Even after a slew of summer festivals and fairs, art lovers still have the chance to experience Chippewa County artists and creators – this time, in a more relaxed environment.
The Yellowstone Art Trail, a self-guided art tour featuring displays from local artists, will wend its way from Lake Wissota through Cadott and end in Boyd. It is slated for Friday and Saturday, beginning at 9 a.m. and ending at 5 p.m. each day.
The official trail map, available at www.yellowstonearttrail.blogspot.com, gives participants a loose structure for their day, numbering the art exhibits along the trail and suggesting local restaurants and sweets shops for a bite along the way.
People can drive or bike the trail, though organizer and founder Jean Arneson recommends a car for carrying the art, if audiences plan to purchase any.
“We’ve simplified the route this year. You should be able to get it in all in one day, if you really book it,” Arneson said.
Arneson, a local designer and oil painter, created the Yellowstone Art Trail in 2013. She wanted to create a way for people to appreciate both original art and history of the area, she said. “In this area, there are so many shops with homemade things; there’s a lot of history too.”
Participants can expect diverse offerings, Arneson said: woodworker Bill Mayer and basket-weaver Jean Atter-Chwala have worked the trail for several years, while a newcomer, Alexandria Mooney-Jones, is a self-described “fireworks artist” and creates designs from the festive explosions.
2017 will be Mooney-Jones’ first time displaying her art on the trail, and onlookers might be surprised to learn the brightly-colored canvases don’t involve any pigment or paint. “Every mark on the canvas is essentially done with the different fireworks that I get,” Mooney said.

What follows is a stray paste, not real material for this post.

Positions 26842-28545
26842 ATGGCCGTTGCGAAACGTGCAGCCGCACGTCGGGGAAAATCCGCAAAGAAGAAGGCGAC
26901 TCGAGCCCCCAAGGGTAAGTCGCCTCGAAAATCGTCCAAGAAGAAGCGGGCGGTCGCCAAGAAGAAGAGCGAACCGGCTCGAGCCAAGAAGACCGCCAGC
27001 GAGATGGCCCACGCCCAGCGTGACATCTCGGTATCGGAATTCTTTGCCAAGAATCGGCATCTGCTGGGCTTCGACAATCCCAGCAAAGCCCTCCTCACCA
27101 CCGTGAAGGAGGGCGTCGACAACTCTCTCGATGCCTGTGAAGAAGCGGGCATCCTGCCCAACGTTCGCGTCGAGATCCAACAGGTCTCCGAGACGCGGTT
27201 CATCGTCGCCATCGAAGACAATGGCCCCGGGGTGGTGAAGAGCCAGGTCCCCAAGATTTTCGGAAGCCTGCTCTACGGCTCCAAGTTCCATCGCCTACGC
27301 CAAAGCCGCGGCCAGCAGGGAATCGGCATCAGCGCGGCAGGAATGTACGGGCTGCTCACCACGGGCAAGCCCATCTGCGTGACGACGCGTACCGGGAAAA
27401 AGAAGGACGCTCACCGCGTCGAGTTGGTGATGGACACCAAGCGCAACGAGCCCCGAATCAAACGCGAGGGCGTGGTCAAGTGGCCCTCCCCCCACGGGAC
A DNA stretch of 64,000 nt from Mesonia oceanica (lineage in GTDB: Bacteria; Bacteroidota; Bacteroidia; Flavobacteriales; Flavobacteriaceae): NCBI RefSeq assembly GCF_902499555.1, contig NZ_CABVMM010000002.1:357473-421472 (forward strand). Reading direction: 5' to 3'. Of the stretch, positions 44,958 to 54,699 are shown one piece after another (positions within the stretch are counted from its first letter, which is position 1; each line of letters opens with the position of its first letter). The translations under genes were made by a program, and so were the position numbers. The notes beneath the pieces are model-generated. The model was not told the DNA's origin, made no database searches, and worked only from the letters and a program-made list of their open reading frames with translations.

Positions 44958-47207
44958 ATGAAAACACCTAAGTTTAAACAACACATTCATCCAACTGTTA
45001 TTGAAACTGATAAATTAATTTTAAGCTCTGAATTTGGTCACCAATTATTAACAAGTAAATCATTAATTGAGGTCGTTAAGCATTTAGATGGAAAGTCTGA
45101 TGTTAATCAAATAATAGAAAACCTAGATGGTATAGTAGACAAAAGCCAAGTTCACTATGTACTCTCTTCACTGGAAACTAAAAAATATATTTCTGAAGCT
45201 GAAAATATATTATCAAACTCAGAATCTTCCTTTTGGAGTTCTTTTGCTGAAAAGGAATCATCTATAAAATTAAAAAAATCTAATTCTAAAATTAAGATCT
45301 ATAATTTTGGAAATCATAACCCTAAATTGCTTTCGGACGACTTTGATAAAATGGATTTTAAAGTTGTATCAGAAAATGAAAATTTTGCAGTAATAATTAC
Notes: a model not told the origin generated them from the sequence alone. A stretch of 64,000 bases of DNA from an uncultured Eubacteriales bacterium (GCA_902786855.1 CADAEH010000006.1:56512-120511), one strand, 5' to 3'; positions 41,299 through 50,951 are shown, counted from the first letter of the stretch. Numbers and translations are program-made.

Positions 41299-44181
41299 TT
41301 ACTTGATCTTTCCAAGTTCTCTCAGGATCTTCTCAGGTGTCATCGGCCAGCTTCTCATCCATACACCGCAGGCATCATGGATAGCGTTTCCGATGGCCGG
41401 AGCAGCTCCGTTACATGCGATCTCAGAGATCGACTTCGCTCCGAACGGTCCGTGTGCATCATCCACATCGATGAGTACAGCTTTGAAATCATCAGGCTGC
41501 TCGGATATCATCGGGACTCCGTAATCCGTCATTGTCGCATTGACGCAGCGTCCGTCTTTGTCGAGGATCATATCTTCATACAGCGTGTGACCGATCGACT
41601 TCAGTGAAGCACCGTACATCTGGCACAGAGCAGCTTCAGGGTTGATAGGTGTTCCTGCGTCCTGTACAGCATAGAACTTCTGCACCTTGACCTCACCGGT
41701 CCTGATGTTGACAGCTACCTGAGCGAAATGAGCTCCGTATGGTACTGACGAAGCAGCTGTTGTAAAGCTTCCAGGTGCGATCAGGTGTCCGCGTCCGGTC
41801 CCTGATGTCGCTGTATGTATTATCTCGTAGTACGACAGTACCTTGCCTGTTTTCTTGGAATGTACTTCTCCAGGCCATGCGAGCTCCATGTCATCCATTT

Mooney-Jones’ unique medium came as a happy accident in college, when a friend gave her the idea to use fireworks to create burn marks on an art project. The technique worked so well, Mooney-Jones said, that 10 years later, she’s still exploding fireworks on canvas with colorful and unexpected results.
Atter-Chwala, a local to the Boyd area, weaves pine needles into baskets. She uses Wisconsin red pine needles she’s gathered herself instead of ordering traditional foot-long Norway pine needles. She’s inspired by her surroundings in Chippewa County. She said: “I’m very interested in doing art projects that you don’t have to buy materials for.”
The trail’s 33-artist lineup spans religious paintings and sculptures to framed butterflies and wood carving from local trees.
The art trail’s official map loosely follows the Chippewa County portion of the original “Yellowstone Trail.” The trail was an effort by early-1900s Midwestern settlers to create a trail that spanned the length of the country, beginning at Massachusetts and ending at the state of Washington, according to the Explore Chippewa County website.
More information about artists and all 15 display locations, as well as a full trail map, can be found at www.yellowstonearttrail.blogspot.com.